6. Misra, A & Khurana, L (2008) Obesity and the metabolic syndrome in developing countries. J Clin Endocrinol Metab 93, 11 Suppl. 1, S9S30.
7. Popkin, BM & Slining, MM (2013) New dynamics in global obesity facing low- and middle-income countries. Obes Rev 14, 1120.
8. Mehio Sibai, A, Nasreddine, L, Mokdad, AH et al. (2010) Nutrition transition and cardiovascular disease risk factors in Middle East and North Africa countries: reviewing the evidence. Ann Nutr Metab 57, 193203.
9. Janghorbani, M, Amini, M, Willett, WC et al. (2007) First nationwide survey of prevalence of overweight, underweight, and abdominal obesity in Iranian adults. Obesity (Silver Spring) 15, 27972808.
10. Sepanlou, SG, Kamangar, F, Poustchi, H et al. (2010) Reducing the burden of chronic diseases: a neglected agenda in Iranian health care system, requiring a plan for action. Arch Iran Med 13, 340350.
11. Esmaillzadeh, A, Entezari, M, Paknahad, Z et al. (2008) Identification of diet–disease relations through dietary pattern approach: a review. J Res Med Sci 13, 337348.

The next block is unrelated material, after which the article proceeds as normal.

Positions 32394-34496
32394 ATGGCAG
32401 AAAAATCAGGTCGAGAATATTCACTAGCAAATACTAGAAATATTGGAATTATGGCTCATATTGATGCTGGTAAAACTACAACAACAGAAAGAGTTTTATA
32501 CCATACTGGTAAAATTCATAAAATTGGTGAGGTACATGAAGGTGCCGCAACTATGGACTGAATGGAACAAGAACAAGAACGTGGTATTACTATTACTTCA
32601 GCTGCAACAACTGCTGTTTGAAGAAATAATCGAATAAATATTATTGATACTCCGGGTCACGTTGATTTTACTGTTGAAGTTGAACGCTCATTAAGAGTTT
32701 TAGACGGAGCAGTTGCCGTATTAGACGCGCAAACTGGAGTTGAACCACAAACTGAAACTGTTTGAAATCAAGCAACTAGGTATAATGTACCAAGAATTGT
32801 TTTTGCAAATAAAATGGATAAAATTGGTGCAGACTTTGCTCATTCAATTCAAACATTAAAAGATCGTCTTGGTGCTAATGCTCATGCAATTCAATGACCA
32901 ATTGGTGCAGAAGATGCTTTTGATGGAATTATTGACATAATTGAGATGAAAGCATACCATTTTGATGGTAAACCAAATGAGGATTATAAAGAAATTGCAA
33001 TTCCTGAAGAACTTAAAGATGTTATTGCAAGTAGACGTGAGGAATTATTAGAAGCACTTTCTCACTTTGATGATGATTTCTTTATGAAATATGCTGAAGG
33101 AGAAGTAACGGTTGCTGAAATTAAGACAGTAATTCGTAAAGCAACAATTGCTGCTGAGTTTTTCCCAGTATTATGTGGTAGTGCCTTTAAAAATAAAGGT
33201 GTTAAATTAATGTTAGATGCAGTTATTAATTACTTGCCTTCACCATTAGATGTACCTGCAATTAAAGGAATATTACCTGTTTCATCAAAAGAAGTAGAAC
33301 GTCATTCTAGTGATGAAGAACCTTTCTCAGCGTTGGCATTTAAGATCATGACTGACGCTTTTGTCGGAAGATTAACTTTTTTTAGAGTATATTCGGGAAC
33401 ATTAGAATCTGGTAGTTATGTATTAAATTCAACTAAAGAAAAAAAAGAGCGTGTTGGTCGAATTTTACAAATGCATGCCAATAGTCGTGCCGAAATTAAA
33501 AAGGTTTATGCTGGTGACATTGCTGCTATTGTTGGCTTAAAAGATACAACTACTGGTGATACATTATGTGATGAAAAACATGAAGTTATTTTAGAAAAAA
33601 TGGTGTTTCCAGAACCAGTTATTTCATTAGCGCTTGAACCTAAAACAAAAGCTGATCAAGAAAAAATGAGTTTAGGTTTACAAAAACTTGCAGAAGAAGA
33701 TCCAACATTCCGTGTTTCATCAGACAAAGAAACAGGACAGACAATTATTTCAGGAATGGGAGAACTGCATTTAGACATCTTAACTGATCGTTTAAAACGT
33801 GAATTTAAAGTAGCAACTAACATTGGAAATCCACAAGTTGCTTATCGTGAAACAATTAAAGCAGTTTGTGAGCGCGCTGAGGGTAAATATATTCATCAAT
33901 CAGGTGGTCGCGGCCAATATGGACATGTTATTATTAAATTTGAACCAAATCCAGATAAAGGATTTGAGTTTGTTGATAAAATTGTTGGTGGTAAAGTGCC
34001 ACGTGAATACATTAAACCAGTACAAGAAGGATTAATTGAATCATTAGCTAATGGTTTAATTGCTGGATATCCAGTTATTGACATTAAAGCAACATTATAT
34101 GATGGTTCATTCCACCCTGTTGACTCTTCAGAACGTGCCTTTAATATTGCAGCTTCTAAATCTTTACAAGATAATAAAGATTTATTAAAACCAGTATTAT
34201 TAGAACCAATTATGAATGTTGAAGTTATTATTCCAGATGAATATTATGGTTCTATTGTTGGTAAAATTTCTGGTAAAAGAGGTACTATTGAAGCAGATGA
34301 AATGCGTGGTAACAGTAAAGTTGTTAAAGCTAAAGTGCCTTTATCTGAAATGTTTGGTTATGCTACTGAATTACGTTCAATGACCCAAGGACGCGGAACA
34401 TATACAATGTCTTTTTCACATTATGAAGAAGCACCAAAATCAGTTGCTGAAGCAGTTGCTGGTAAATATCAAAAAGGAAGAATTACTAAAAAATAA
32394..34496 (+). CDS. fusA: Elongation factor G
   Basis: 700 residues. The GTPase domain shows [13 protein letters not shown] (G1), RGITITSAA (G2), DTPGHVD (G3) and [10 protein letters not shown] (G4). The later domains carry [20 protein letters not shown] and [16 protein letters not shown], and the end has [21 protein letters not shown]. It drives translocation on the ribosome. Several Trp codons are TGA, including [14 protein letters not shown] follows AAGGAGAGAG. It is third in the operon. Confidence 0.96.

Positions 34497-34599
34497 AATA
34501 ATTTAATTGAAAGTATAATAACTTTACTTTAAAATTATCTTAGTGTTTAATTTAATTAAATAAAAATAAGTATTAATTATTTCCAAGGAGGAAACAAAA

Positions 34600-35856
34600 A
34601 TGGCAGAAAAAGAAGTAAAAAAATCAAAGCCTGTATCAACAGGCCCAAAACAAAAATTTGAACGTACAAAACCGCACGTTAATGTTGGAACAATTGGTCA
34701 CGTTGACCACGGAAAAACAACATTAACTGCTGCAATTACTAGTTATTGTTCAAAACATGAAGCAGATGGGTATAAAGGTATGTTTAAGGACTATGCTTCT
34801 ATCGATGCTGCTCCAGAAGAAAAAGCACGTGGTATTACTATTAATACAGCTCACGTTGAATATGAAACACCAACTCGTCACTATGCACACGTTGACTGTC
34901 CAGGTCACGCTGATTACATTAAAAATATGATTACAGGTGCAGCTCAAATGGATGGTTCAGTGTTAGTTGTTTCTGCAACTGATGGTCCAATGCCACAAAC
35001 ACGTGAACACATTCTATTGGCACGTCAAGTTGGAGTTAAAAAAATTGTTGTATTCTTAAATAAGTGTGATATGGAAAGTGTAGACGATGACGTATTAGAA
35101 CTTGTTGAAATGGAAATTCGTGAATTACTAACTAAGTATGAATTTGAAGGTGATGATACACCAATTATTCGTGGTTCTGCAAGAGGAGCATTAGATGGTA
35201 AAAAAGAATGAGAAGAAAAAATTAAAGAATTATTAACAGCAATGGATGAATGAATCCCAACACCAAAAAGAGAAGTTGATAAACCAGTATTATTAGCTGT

12. Moeller, SM, Reedy, J, Millen, AE et al. (2006) Dietary patterns: challenges and opportunities in dietary patterns research an Experimental Biology workshop. J Am Diet Assoc 107, 12331239.
13. US Department of Health and Human Services & US Department of Agriculture (2005) Dietary Guidelines for Americans 2005. Washington, DC: US Government Printing Office.
14. Svetkey, LP, Sacks, FM, Obarzanek, E et al. (1999) The DASH Diet, Sodium Intake and Blood Pressure Trial (DASH-sodium): rationale and design. DASH-Sodium Collaborative Research Group. J Am Diet Assoc 99, 8 Suppl., S96S104.
15. Günther, AL, Liese, AD, Bell, RA et al. (2009) Association between the dietary approaches to hypertension diet and hypertension in youth with diabetes mellitus. Hypertension 53, 612.
16. Liese, AD, Nichols, M, Sun, X et al. (2009) Adherence to the DASH diet is inversely associated with incidence of type 2 diabetes: the insulin resistance atherosclerosis study. Diabetes Care 32, 14341436.